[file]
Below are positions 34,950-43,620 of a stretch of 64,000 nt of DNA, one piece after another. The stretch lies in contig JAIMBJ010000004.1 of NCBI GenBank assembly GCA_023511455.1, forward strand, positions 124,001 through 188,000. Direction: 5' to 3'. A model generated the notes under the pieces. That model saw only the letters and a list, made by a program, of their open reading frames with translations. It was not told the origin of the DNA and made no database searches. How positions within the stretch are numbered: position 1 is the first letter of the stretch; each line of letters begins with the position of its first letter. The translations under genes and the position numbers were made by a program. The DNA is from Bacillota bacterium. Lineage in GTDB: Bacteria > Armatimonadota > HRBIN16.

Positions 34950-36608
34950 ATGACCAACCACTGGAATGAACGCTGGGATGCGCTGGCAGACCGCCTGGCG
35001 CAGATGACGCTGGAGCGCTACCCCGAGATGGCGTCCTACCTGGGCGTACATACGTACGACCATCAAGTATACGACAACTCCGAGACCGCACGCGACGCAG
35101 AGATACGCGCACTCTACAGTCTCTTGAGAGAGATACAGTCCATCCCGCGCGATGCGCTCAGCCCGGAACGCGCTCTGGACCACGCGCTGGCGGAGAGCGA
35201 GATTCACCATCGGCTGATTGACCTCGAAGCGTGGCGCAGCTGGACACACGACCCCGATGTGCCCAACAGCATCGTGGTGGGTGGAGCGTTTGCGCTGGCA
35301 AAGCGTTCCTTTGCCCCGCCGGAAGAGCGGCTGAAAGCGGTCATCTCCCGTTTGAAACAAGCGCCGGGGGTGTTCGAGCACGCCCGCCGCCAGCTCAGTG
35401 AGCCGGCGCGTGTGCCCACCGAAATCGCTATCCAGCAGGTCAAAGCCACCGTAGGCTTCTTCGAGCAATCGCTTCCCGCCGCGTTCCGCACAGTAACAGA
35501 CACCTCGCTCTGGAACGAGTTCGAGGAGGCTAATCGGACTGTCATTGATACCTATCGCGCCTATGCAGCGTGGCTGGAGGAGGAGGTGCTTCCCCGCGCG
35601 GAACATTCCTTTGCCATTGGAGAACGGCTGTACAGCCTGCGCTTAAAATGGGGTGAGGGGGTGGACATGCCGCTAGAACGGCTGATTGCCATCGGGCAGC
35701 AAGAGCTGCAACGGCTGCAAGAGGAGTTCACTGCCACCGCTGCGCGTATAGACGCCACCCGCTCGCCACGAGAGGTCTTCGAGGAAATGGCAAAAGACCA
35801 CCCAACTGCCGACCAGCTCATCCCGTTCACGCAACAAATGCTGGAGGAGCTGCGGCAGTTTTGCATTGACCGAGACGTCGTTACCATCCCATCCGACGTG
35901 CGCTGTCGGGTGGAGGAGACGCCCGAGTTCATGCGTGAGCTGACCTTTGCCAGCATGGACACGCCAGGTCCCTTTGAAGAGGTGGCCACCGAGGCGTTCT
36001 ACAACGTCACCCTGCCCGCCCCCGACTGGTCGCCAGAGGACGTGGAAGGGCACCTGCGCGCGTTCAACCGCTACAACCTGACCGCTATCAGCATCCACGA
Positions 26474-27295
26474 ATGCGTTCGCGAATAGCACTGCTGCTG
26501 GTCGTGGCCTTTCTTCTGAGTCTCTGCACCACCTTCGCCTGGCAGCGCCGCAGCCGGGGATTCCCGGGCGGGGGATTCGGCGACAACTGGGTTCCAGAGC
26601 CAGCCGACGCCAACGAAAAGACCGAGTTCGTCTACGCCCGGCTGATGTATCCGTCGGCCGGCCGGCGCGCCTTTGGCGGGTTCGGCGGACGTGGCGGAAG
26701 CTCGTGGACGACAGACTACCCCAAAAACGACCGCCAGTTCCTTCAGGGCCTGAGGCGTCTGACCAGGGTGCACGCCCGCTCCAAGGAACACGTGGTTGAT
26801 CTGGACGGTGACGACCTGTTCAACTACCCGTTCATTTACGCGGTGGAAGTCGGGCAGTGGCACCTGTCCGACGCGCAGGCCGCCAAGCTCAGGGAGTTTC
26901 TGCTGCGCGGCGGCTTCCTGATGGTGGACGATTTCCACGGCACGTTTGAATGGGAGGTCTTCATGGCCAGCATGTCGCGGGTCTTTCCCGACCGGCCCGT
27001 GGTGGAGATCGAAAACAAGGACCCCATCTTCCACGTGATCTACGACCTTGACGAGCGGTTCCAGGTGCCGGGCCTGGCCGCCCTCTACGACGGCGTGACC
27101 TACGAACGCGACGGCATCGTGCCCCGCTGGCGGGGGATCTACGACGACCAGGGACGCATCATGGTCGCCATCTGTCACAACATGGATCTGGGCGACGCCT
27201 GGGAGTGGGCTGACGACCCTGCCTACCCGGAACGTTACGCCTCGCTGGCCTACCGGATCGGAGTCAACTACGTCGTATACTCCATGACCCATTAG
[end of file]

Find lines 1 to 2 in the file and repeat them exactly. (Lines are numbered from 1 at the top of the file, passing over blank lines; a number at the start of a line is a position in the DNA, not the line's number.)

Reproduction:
Below are positions 34,950-43,620 of a stretch of 64,000 nt of DNA, one piece after another. The stretch lies in contig JAIMBJ010000004.1 of NCBI GenBank assembly GCA_023511455.1, forward strand, positions 124,001 through 188,000. Direction: 5' to 3'. A model generated the notes under the pieces. That model saw only the letters and a list, made by a program, of their open reading frames with translations. It was not told the origin of the DNA and made no database searches. How positions within the stretch are numbered: position 1 is the first letter of the stretch; each line of letters begins with the position of its first letter. The translations under genes and the position numbers were made by a program. The DNA is from Bacillota bacterium. Lineage in GTDB: Bacteria > Armatimonadota > HRBIN16.

Positions 34950-36608